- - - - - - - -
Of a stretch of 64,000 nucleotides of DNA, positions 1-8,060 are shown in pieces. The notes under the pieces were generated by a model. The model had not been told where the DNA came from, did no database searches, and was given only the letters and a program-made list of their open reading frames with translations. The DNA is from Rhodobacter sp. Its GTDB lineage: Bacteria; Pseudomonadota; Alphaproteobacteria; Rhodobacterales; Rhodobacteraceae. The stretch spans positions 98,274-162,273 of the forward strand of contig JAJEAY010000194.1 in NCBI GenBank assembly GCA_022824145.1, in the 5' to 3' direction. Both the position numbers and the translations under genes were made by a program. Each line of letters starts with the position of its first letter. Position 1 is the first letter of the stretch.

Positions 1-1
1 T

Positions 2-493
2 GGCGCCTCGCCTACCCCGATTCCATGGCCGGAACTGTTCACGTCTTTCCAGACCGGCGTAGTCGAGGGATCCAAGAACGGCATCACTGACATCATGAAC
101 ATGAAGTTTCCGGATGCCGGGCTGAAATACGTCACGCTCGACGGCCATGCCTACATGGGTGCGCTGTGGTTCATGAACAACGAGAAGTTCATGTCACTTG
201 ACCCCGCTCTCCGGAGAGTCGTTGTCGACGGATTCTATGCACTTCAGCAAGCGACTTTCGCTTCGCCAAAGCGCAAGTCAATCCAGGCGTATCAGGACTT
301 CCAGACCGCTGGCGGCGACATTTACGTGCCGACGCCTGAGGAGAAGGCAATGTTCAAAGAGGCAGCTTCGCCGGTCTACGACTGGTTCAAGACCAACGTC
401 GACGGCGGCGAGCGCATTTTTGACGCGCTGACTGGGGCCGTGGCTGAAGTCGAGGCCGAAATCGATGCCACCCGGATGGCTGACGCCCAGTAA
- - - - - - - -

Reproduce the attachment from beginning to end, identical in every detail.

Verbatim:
Of a stretch of 64,000 nucleotides of DNA, positions 1-8,060 are shown in pieces. The notes under the pieces were generated by a model. The model had not been told where the DNA came from, did no database searches, and was given only the letters and a program-made list of their open reading frames with translations. The DNA is from Rhodobacter sp. Its GTDB lineage: Bacteria; Pseudomonadota; Alphaproteobacteria; Rhodobacterales; Rhodobacteraceae. The stretch spans positions 98,274-162,273 of the forward strand of contig JAJEAY010000194.1 in NCBI GenBank assembly GCA_022824145.1, in the 5' to 3' direction. Both the position numbers and the translations under genes were made by a program. Each line of letters starts with the position of its first letter. Position 1 is the first letter of the stretch.

Positions 1-1
1 T

Positions 2-493
2 GGCGCCTCGCCTACCCCGATTCCATGGCCGGAACTGTTCACGTCTTTCCAGACCGGCGTAGTCGAGGGATCCAAGAACGGCATCACTGACATCATGAAC
101 ATGAAGTTTCCGGATGCCGGGCTGAAATACGTCACGCTCGACGGCCATGCCTACATGGGTGCGCTGTGGTTCATGAACAACGAGAAGTTCATGTCACTTG
201 ACCCCGCTCTCCGGAGAGTCGTTGTCGACGGATTCTATGCACTTCAGCAAGCGACTTTCGCTTCGCCAAAGCGCAAGTCAATCCAGGCGTATCAGGACTT
301 CCAGACCGCTGGCGGCGACATTTACGTGCCGACGCCTGAGGAGAAGGCAATGTTCAAAGAGGCAGCTTCGCCGGTCTACGACTGGTTCAAGACCAACGTC
401 GACGGCGGCGAGCGCATTTTTGACGCGCTGACTGGGGCCGTGGCTGAAGTCGAGGCCGAAATCGATGCCACCCGGATGGCTGACGCCCAGTAA